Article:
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Data transfer to the USA - part 3

In October 2015, the European Court of Justice (EuGH) ruled that the previously valid agreement for data exchange with the USA was no longer valid. This far-reaching decision was based on the realization that the USA cannot offer sufficient data protection and that the data is not protected from government access. The Safe Harbor agreement is to be replaced by a newly negotiated agreement called the Privacy Shield. Since this new agreement offers only a few improvements related to protecting personal data, data protection commissioners have threatened to prosecute ever since the details have been made known.

Fines for three companies
After the expiration of the grace period, EU-based companies should have responded and adapted their legal basis for exchanging data with the USA. According to Spiegel Online reports, the three companies Adobe, Punica, and Unilever did not do so even though they had been informed. Hamburg’s data protection commissioner, Johannes Caspar, has now taken the non-complying companies to court. Instead of the maximum possible fine of EUR 300,000, the Hamburg court only fined the companies between EUR 8,000 and EUR 11,000. The fines were reduced because each company eventually implemented a legally valid cross-border data transfer mechanism. Other processes are pending.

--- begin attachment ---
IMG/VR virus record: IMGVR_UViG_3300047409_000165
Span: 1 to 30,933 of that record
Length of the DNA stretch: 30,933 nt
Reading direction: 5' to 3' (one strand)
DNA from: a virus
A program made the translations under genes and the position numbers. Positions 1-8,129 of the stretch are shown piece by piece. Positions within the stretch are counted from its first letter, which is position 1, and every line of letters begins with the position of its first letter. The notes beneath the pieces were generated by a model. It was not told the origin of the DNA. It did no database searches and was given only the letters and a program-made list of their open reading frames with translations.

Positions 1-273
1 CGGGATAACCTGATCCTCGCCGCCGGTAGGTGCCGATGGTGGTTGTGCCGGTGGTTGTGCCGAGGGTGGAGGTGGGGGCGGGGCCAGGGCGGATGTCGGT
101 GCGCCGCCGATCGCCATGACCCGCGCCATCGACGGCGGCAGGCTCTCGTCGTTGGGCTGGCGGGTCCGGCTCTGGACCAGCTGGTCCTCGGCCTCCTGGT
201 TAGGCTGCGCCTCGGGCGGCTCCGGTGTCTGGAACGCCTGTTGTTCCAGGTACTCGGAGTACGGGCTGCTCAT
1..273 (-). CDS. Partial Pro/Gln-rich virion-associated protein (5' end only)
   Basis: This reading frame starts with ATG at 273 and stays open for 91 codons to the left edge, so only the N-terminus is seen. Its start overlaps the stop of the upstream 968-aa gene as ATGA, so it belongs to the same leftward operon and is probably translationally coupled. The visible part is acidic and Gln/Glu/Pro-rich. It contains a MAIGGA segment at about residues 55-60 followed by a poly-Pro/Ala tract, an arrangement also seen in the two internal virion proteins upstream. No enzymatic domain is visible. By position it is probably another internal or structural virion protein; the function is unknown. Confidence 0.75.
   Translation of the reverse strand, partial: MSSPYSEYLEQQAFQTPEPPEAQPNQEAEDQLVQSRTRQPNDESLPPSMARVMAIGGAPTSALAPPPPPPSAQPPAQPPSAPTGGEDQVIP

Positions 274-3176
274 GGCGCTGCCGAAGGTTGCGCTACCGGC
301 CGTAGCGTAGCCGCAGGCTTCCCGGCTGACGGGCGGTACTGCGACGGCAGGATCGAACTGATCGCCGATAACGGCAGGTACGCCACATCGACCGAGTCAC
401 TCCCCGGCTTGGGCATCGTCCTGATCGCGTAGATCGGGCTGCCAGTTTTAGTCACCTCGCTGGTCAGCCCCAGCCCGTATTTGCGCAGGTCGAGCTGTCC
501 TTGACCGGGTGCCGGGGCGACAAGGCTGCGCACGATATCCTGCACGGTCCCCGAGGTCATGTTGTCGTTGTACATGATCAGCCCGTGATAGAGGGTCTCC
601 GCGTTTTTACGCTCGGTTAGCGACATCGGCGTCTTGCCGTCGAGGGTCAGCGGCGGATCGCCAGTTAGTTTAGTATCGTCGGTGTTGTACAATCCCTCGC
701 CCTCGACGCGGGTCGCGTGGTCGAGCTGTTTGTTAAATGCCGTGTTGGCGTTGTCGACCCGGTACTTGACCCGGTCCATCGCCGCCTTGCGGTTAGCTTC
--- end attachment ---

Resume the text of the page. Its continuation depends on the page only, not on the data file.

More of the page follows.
Impact on Switzerland
In Switzerland, data transfer with the USA takes place via a similar agreement called the U.S.-Swiss Safe Harbor Framework. Even Switzerland’s Federal Data Protection and Information Commissioner does not want to continue with this agreement based on the latest findings. The Federal Council has already entrusted the Swiss State Secretariat for Economic Affairs (SECO) with managing ongoing work related to the conclusion of a new agreement that better protects personal rights. This work is currently being coordinated with EU endeavors. In Switzerland, private individuals can also prosecute possible infringements of their rights in the civil courts.

Stored in Switzerland
Switzerland, with its many secure data centers and solid data protection remains an excellent choice for storing personal data. The Federal Data Protection and Information Commissioner (FDPIC) recommends more transparency for companies that want to share data with partners in the USA.
Read more details about the ruling in Hamburg here..

Read the Recommendations of the Federal Data Protection and Information Commissioner (FDPIC).

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